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In late March of this year, a majority of the world’s states will meet at the United Nations headquarters in New York City to start negotiations on a nuclear weapons prohibition treaty. It will be a landmark event in international history. Not only have such negotiations never been held before—nuclear weapons remain the only class of weapons of mass destruction (WMD) not explicitly prohibited by international law—the process itself also marks a turning point in multilateral diplomacy.

Emerging as an element of the European “standard of civilization” in the 19th century, the laws of war were meant, in part, to distinguish “civilised” Europe from the “uncivilised” rest of the world. As the good news and its missionaries spread to ever more remote corners of the world, Europe’s traditional identity marker of Christendom no longer did the trick. In Hegelian terms, the development of the laws of war made it possible for the old European powers to maintain a common identity by negating the uncivilised “Other”.

Peoples deemed unable or unwilling to adhere to the European laws and customs of warfare were declared uncivilised by default. Classification as uncivilised, in turn, meant that the door to full membership of international society was closed; uncivilised polities could not create international law or participate in diplomatic conferences on equal footing with civilised nations. What is more, uncivilised lands could be conquered or otherwise exploited by the morally superior Westerners. And uncivilised peoples, moreover, were not owed the same standard of conduct as the civilised. These understandings mostly remained tacit, but were occasionally debated in public settings. At the Hague Conference in 1899, for example, the colonial powers debated whether to codify a ban on the use of expanding bullets against the soldiers of “civilised” nations while reserving the continued use of such ammunition against “savages”. For many states in the Global South, the legacy of the nineteenth century is one of collective humiliation and shame.

All of this is not to say that the laws of war do not contain morally good injunctions. Ius in bello’s fundamental rules of “non-combatant immunity”, proportionality between ends and means, and avoidance of superfluous injury can certainly be defended as ethically pertinent commands (but have also been persuasively challenged). Over time, moreover, the somewhat racially-steeped origins of the laws of war gave way to their universalist content. After all, the actual rules governing the conduct of hostilities are totally blind both to the warring parties’ identities and even their culpability for the outbreak of conflict.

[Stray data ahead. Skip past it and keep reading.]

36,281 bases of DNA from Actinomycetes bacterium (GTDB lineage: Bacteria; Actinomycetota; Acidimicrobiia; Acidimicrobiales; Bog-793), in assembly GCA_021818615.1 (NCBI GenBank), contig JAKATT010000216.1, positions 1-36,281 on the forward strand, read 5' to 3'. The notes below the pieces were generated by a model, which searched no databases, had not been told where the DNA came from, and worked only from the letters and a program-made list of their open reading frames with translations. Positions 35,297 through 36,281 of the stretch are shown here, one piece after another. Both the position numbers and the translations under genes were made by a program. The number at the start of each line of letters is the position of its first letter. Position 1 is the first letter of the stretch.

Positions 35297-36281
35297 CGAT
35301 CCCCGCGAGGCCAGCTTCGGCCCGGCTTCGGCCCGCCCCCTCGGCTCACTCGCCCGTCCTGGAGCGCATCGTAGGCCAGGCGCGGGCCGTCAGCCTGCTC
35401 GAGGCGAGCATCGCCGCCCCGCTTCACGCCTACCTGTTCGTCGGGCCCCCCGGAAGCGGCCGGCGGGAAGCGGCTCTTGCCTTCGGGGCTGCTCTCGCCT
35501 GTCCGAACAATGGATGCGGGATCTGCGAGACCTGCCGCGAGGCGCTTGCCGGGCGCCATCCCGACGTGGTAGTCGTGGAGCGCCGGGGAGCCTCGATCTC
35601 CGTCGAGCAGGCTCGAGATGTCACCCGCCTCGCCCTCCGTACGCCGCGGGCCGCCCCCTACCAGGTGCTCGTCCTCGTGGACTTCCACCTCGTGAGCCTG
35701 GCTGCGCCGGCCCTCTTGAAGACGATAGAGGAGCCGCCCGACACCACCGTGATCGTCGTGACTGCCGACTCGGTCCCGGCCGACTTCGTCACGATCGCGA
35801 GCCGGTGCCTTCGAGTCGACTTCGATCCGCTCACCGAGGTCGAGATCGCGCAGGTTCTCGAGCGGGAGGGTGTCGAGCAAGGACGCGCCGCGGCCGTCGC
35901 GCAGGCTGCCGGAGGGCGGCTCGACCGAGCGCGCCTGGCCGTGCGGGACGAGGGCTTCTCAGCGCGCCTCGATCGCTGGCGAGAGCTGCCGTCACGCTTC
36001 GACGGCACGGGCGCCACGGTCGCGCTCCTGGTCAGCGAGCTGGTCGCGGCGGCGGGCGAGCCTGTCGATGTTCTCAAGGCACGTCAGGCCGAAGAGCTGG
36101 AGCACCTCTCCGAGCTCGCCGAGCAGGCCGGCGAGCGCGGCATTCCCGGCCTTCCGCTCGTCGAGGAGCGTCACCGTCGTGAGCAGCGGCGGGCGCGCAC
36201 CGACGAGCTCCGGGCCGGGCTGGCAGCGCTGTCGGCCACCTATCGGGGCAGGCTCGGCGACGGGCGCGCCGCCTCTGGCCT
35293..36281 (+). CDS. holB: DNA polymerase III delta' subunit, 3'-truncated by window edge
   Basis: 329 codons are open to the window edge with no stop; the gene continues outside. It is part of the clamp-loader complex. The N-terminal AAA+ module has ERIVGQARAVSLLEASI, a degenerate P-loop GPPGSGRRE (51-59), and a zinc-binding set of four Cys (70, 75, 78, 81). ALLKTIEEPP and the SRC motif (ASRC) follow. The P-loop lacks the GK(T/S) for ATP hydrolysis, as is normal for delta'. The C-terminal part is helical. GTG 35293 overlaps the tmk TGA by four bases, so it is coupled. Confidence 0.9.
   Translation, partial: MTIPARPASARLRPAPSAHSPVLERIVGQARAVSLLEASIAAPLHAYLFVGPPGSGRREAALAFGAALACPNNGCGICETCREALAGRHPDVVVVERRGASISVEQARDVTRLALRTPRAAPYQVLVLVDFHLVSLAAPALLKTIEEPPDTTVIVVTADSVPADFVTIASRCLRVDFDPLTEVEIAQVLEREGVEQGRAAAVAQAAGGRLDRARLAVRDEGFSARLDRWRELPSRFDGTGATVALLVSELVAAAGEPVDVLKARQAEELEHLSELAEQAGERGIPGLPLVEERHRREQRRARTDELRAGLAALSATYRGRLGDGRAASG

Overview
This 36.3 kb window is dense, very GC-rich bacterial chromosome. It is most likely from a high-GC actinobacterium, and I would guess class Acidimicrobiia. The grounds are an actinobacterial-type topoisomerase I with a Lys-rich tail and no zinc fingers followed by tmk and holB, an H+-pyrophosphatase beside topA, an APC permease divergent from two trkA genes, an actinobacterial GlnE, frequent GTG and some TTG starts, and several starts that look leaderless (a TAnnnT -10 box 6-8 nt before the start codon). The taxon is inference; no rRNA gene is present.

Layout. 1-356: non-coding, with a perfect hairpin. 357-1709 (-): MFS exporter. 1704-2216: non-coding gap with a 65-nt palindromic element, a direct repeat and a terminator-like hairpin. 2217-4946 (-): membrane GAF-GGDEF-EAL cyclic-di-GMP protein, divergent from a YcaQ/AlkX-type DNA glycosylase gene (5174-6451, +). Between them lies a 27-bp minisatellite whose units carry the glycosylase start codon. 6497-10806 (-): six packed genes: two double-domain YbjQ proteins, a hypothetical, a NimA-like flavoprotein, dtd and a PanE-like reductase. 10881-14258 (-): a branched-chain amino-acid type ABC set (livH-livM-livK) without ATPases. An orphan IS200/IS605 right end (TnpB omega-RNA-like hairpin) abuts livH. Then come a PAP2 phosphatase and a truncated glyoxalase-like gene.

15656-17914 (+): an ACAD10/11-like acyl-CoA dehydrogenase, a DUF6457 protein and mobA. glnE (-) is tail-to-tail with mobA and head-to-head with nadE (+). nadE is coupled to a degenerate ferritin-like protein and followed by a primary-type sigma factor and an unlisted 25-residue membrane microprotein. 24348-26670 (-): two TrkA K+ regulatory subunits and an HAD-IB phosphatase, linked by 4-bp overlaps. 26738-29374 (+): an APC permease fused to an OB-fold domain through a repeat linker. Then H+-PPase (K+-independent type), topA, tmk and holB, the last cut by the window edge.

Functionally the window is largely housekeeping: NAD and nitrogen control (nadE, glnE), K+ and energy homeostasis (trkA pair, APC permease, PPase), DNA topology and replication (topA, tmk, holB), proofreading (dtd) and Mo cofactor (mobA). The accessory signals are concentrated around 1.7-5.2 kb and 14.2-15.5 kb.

The distinction between civilised and uncivilised states lives on in contemporary international legal discourse. The Statute of the International Court of Justice—the closest thing modern international law has to a constitution—identifies as sources of international law not just treaties and customs, but also the “general principles of law recognized by civilized nations.” Originally referring to a distinctly European society of states, references to “civilised nations” are today taken to invoke the wider “international community”. The latter is a more inclusive category than the original European one, but is still not exhaustive of all states. States judged to exist outside the international community—a categorisation usually brought on by having an actual or alleged desire to develop WMD—have typically been labelled “rouge” or “bandit” states. (Tellingly, Colonel Gaddafi’s abandonment WMD in 2003 prompted Tony Blair to declare that Libya was now entitled to “re-join the international community”.) The campaigns for bans on cluster munitions, landmines, incendiary weapons, booby traps, poison gas, and biological weapons all used the binaries of civilised/uncivilised and responsible/irresponsible to bring their message across.

The ongoing campaign to ban nuclear weapons uses similar language. But the unique character of the ongoing movement to ban nuclear weapons is not the ideas by which it is animated, but the identity of its creators. While all the campaigns noted above were developed or at least supported by most European states, the nuclear ban-treaty movement marks the first time an instrument of international humanitarian law is forced into existence against a kicking and screaming European core. The civilising mission of normative stigmatisation has been taken up by those formerly on the receiving end.